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Hurricane Beryl Remains a Menace as it Heads to South Texas

2 weeks ago
Fishermen push a boat damaged by Hurricane Beryl at the Bridgetown fisheries, Barbados, Tuesday, July 2, 2024. | (AP Photo/Ricardo Mazalan)

Hurricane Beryl pushed on shore in Mexico's Yucatan Peninsula Friday morning as a Category 2 storm. What is next for this historic hurricane? Read on for all of the details

Latest on Beryl

Hurricane Beryl was a tropical storm as of midday Friday as it made its way out into the Gulf of Mexico after impacting parts of the Yucatan Peninsula. While Beryl has weakened considerably since moving back on land, the storm is forecast to pick up more strength as it churns over the warm waters of the Gulf and makes one last landfall in South Texas later in the weekend.

Beryl's first landfall happened early Monday when it crashed into the Grenadine island of Carriacou as a Category 4 monster. The storm wiped out the tiny island, killing at least seven people in the region.

Beryl then went on to swipe Jamaica late Wednesday, just barely avoiding a landfall as it moved to the south of the island in the Caribbean. Two more fatalities were reported as a result of this brush with the powerful storm.

The storm's eyewall moved to the south of the Cayman Islands on Thursday afternoon, packing winds of about 115 mph. These speeds put Beryl at the designation of a Category 3 hurricane as it continued its journey through the western Caribbean. Beryl weakened further as it moved farther from the Cayman Islands, landing at a Category 2 designation.

Favorable conditions in this part of the Atlantic basin allowed Beryl to once again achieve the status of a Category 3 storm for a brief time late Thursday. The roller coaster continued with Beryl slipping back to a Category 2 feature sporting maximum wind speeds of 110 mph early Friday when it made landfall in Mexico to the northeast of Tulum.

As of Friday afternoon, Beryl was a tropical storm with winds hitting speeds of about 70 mph. The center of the storm was located about 650 east-southeast of Brownsville, Texas and 65 miles from Progreso, Mexico at this time. The tropical storm-force winds were stretching about 100 miles from its center. Although the storm has lost a great deal of its intensity, it will still deliver significant impacts as it crosses the Yucatan Peninsula.

The landmass of the Yucatan will pair with increasing amounts of wind shear to further weaken Beryl throughout Friday night. However, this peninsula will still experience strong winds and torrential rain.

Beryl Heads Toward South Texas

Beryl is forecast to make its last landfall along the coast of South Texas early Monday. Texas Lt. Gov. Dan Patrick issued a bulletin on Friday afternoon, urging those in the path to take the storm seriously. Although the storm will not carry the same punch that it did when it barreled through the Caribbean, parts of Texas are in line to see flooding rainfall, storm surge, damaging winds, and isolated tornadoes by the end of the weekend.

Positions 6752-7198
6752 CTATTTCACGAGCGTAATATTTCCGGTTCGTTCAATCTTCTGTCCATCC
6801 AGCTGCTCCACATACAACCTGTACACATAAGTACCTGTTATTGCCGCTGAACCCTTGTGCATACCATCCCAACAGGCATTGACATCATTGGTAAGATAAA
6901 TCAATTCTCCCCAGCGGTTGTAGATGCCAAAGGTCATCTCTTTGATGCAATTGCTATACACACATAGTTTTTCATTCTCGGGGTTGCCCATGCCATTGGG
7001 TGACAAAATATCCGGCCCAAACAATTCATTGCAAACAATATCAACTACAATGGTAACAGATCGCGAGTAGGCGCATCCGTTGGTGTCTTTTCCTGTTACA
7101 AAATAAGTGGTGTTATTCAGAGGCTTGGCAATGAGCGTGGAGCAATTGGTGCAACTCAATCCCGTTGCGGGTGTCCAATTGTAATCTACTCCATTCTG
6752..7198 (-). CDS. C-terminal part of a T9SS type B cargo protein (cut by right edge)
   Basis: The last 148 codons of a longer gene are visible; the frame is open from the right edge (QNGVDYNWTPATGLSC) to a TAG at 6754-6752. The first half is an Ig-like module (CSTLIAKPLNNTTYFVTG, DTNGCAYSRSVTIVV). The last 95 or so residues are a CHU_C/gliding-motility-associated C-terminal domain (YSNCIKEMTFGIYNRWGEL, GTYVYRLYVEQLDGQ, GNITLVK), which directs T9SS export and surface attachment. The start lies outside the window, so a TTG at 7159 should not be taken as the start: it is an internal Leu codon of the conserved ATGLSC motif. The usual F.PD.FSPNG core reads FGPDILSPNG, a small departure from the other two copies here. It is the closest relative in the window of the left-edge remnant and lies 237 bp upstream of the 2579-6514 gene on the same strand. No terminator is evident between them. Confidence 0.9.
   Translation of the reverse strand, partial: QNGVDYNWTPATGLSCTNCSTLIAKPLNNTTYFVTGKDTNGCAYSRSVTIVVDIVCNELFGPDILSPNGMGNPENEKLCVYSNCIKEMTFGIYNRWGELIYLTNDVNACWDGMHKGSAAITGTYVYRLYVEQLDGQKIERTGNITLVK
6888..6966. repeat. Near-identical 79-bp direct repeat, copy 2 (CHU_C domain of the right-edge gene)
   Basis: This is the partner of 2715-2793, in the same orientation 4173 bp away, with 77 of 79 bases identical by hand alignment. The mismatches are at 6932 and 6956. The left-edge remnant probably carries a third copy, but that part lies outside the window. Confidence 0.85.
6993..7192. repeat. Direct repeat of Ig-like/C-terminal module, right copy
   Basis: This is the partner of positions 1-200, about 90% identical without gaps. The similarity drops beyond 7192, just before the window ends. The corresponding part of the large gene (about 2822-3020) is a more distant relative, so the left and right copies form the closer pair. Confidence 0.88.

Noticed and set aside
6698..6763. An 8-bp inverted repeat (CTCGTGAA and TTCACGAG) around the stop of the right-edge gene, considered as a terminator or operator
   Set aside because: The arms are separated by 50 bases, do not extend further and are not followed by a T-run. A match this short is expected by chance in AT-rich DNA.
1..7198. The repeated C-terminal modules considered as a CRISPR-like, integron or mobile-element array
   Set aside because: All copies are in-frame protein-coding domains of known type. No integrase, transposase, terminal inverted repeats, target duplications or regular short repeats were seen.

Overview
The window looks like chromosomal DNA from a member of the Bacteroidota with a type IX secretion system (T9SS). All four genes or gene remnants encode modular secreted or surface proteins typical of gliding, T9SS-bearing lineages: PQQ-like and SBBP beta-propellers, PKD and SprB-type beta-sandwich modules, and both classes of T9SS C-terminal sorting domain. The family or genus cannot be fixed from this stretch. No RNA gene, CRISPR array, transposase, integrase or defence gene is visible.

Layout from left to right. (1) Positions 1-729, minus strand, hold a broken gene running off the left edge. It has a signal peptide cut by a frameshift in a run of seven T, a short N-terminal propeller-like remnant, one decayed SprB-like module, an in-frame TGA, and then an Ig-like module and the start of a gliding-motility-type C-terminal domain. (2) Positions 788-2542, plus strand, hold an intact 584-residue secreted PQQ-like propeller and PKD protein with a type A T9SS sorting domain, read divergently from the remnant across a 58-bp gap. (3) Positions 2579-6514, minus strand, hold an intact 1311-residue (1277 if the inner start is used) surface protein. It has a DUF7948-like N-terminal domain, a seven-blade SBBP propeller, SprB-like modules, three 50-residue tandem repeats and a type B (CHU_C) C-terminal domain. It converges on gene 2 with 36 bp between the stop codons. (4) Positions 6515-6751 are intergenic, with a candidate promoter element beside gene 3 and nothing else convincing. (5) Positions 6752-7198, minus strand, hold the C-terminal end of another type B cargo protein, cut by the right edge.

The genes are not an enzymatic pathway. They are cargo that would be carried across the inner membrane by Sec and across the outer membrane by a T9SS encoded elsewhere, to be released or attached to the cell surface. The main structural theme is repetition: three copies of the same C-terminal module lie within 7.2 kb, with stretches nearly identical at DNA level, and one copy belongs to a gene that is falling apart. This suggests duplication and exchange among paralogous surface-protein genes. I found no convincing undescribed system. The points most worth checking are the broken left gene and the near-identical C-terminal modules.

The current forecast models indicate that Beryl will pick up strength in the Gulf before hitting the southern tip of Texas as a hurricane sometime early Monday. Meteorologists warn that there is still time for the eye of the storm to take a turn north. Should this wobble happen, Beryl would impact an area farther north in the Lone Star State.

Residents in the cone of potential impact should finish their preparations by Sunday afternoon. You can expect conditions to begin to deteriorate at this time with winds picking up and the bands of immense moisture moving toward the shore.

As is typical when a tropical feature pushes onshore, the heaviest precipitation will fall to the north and the west of the eye. The silver lining is that this is a part of Texas that is currently dealing with abnormally dry or drought conditions, meaning that some degree of moisture will be welcome.

Beryl has slowed its speed over the last few days. After moving at a fast clip of 20 mph earlier in the week, the storm slowed to a speed of about 15 mph as it made its approach to Mexico. The storm is expected to slow down further as it inches closer to Texas.

This slowing is bad news as it means the storm could stall out over Texas, resulting in heavy rain for an extended period of time heading into next week. Residents of Texas remember the impacts of 2017's Harvey, a storm that delivered catastrophic flooding to the Houston metro area because it stalled over the region.


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